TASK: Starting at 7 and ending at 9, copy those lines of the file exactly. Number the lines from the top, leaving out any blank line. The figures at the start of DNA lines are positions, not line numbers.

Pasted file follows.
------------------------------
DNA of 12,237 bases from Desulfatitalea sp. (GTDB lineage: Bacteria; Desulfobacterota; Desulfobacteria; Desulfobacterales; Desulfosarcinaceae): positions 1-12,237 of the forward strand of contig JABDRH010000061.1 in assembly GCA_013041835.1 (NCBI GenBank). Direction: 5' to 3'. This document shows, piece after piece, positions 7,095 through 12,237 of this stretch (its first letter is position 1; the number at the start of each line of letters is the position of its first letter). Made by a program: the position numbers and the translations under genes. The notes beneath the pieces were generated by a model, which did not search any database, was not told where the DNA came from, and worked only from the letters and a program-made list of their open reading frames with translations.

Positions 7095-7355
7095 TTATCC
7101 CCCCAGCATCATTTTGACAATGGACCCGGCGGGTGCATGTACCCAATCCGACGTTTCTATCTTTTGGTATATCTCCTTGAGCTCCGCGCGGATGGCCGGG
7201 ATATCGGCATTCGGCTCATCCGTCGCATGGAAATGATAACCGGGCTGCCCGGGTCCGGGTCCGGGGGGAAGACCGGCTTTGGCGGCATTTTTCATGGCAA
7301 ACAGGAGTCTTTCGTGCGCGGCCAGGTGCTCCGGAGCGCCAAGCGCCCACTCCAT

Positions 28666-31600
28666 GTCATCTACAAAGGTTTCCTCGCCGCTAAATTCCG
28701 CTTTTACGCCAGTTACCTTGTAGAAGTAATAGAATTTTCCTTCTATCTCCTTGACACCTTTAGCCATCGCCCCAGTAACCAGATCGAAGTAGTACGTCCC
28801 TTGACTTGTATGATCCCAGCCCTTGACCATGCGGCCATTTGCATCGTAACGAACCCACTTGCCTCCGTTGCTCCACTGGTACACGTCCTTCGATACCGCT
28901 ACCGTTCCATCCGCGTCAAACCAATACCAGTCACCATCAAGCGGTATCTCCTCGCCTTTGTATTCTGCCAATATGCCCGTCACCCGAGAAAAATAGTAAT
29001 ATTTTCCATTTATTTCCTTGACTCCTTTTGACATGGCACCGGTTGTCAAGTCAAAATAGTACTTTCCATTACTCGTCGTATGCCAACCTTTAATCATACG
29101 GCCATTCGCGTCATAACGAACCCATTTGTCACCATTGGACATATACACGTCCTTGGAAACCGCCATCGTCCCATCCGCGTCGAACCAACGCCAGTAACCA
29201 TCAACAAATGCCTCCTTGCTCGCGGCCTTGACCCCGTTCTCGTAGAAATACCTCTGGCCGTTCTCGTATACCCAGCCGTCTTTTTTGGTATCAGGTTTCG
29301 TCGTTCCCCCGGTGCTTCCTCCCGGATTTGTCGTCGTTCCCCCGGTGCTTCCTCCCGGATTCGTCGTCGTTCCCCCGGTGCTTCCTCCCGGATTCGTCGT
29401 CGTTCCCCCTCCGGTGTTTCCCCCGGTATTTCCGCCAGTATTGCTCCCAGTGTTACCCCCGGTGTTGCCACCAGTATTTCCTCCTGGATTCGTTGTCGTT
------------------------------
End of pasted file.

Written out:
Positions 28666-31600
28666 GTCATCTACAAAGGTTTCCTCGCCGCTAAATTCCG
28701 CTTTTACGCCAGTTACCTTGTAGAAGTAATAGAATTTTCCTTCTATCTCCTTGACACCTTTAGCCATCGCCCCAGTAACCAGATCGAAGTAGTACGTCCC